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CRISTANO RONALDO CAN MAKE UP A GIANT IN CARIOCA AND PORTUGUESE TECHNICIAN SAYS 'There will be room'

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Maestro de Braga is the first Portuguese in the National Symphony Orchestra of Cuba.

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Maestro de Braga is the first Portuguese in the National Symphony Orchestra of Cuba.

Maestro Filipe Cunha, Artistic Director of the Philharmonic Orchestra of Braga, has been invited to conduct the Cuban National Symphony Orchestra, as announced today.

According to a statement sent by O MINHO, “he will be the first Portuguese conductor to conduct this orchestra in its entire history.”

In addition to this orchestra, the maestro will also work with the Lyceo Mozarteum de la Habana Symphony Orchestra.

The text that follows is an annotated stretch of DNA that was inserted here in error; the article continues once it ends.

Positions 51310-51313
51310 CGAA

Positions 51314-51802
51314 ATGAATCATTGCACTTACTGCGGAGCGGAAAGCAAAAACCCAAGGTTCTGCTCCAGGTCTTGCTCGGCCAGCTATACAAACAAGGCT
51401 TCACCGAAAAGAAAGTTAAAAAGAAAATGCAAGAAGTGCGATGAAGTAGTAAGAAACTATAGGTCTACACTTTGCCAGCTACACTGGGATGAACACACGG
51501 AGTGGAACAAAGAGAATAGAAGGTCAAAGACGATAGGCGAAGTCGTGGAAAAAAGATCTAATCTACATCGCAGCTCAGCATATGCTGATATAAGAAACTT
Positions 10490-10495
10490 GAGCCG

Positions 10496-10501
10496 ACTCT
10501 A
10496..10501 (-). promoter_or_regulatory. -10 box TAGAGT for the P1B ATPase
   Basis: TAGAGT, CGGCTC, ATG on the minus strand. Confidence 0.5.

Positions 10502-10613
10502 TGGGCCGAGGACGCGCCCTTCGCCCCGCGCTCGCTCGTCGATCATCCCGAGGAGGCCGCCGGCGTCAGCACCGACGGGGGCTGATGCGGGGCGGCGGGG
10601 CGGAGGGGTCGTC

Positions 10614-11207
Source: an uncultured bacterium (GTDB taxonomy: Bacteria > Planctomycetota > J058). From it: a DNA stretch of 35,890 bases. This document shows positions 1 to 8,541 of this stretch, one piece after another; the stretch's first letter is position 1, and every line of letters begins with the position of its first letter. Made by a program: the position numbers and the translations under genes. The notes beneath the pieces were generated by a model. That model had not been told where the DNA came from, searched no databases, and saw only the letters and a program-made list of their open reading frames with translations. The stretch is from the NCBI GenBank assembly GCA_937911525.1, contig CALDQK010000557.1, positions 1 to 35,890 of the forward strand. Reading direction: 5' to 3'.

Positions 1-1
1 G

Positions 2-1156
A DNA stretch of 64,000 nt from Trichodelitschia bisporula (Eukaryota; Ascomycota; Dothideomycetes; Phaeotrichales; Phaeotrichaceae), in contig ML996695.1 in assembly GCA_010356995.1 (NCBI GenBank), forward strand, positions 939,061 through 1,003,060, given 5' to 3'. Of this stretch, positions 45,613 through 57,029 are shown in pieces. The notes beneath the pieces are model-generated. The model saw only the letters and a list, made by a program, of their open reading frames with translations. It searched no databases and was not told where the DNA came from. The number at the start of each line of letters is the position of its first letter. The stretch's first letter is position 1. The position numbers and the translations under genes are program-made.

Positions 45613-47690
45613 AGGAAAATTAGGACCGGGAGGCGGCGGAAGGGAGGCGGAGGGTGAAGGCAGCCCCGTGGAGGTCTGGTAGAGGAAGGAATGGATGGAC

The concerts will take place on 4 and 12 March 2023 at the National Theater of Cuba in Havana.

In the words of the maestro, quoted in the statement, “these will be very beautiful concerts with difficult but very complex pieces” and therefore he feels “very motivated”.

From the very beginning, Rachmaninoff’s Piano Concerto No. 2 will be performed by an Italian pianist (Luigi Borzillo), whom the maestro wants to bring to Portugal later this year. In the same concert, Mendelshon’s First Symphony will be performed.

Then, at the second concert, in the company of the Mexican clarinetist Angel Zedillo, he will perform the Louis Sfora Concerto No. 2. In this concert, the maestro also conducts Tchaikovsky’s Fifth Symphony.

“This is an international recognition of my work. An invitation that I accept with humility and great responsibility. I was surprised to learn that I would be the first Portuguese member of the Cuban National Symphony Orchestra. This is a very great honor,” the maestro said in a statement.

“I take with me the name of the city of Braga and Portugal with all the responsibility that goes with it, and I hope to do a good job there, leaving a good image and putting on great concerts. These will be very special concerts because, in addition to performing pieces that I love, especially Rachmaninov and Tchaikovsky, I will be directing two wonderful soloists who are also my friends. It will be very beautiful,” concludes Filipe Cunha.